Transgenic crops expressing Bacillus thuringiensis (Bt) endotoxins have become one of the most important tools for managing corn and cotton insect pests in the US and other countries. The widespread adoption of transgenic Bt crops could place a high degree of selection pressure on the target insect populations and accelerate development of resistance, raising concerns about the long-term durability of Bt plants as an effective pest management tool. Conservation of Bt susceptibility in insects has become one of the most active research areas in modern agriculture. One of the key factors for a successful Bt resistance management plan is to have a cost-effective monitoring system that can provide information on: (i) the initial Bt resistance allele frequencies at low levels in field insect populations; and (ii) early shifts in Bt resistance allele frequencies so that proactive measures for managing resistance can be deployed well before field control failures. Developing such a monitoring program has been difficult because: (i) resistance traits that occur at very low frequencies are hard to detect; (ii) many factors affect the sensitivity and accuracy of a Bt resistance monitoring program; and (iii) monitoring resistance is costly. Several novel methods for detecting Bt resistance alleles developed during the last decade have made a cost-effective monitoring system possible. Future studies should focus on how to improve and standardize the methodologies for insect sampling and Bt resistance detection.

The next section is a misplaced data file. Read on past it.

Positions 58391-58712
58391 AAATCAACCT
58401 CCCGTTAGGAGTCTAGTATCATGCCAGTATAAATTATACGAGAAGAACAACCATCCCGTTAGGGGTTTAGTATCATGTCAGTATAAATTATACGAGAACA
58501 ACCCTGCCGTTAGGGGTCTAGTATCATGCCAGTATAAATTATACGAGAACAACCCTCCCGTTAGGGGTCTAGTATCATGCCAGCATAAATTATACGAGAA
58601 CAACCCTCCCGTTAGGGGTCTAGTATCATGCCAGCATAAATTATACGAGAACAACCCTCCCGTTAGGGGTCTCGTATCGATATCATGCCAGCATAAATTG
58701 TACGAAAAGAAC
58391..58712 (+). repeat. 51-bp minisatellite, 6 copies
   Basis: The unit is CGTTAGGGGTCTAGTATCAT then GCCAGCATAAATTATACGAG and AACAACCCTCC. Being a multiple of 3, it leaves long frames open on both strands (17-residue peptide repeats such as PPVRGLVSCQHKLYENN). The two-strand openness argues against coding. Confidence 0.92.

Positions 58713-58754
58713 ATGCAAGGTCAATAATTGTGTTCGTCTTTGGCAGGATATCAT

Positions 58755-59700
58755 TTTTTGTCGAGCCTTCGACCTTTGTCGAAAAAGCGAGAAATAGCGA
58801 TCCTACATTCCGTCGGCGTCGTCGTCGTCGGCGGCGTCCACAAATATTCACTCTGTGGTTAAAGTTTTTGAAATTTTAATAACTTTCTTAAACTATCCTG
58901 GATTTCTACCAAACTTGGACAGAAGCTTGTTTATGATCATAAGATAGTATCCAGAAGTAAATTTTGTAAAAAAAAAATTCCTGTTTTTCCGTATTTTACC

12. Brain phenotype of transgenic mice overexpressing cystathionine β-synthase.

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    Vinciane Régnier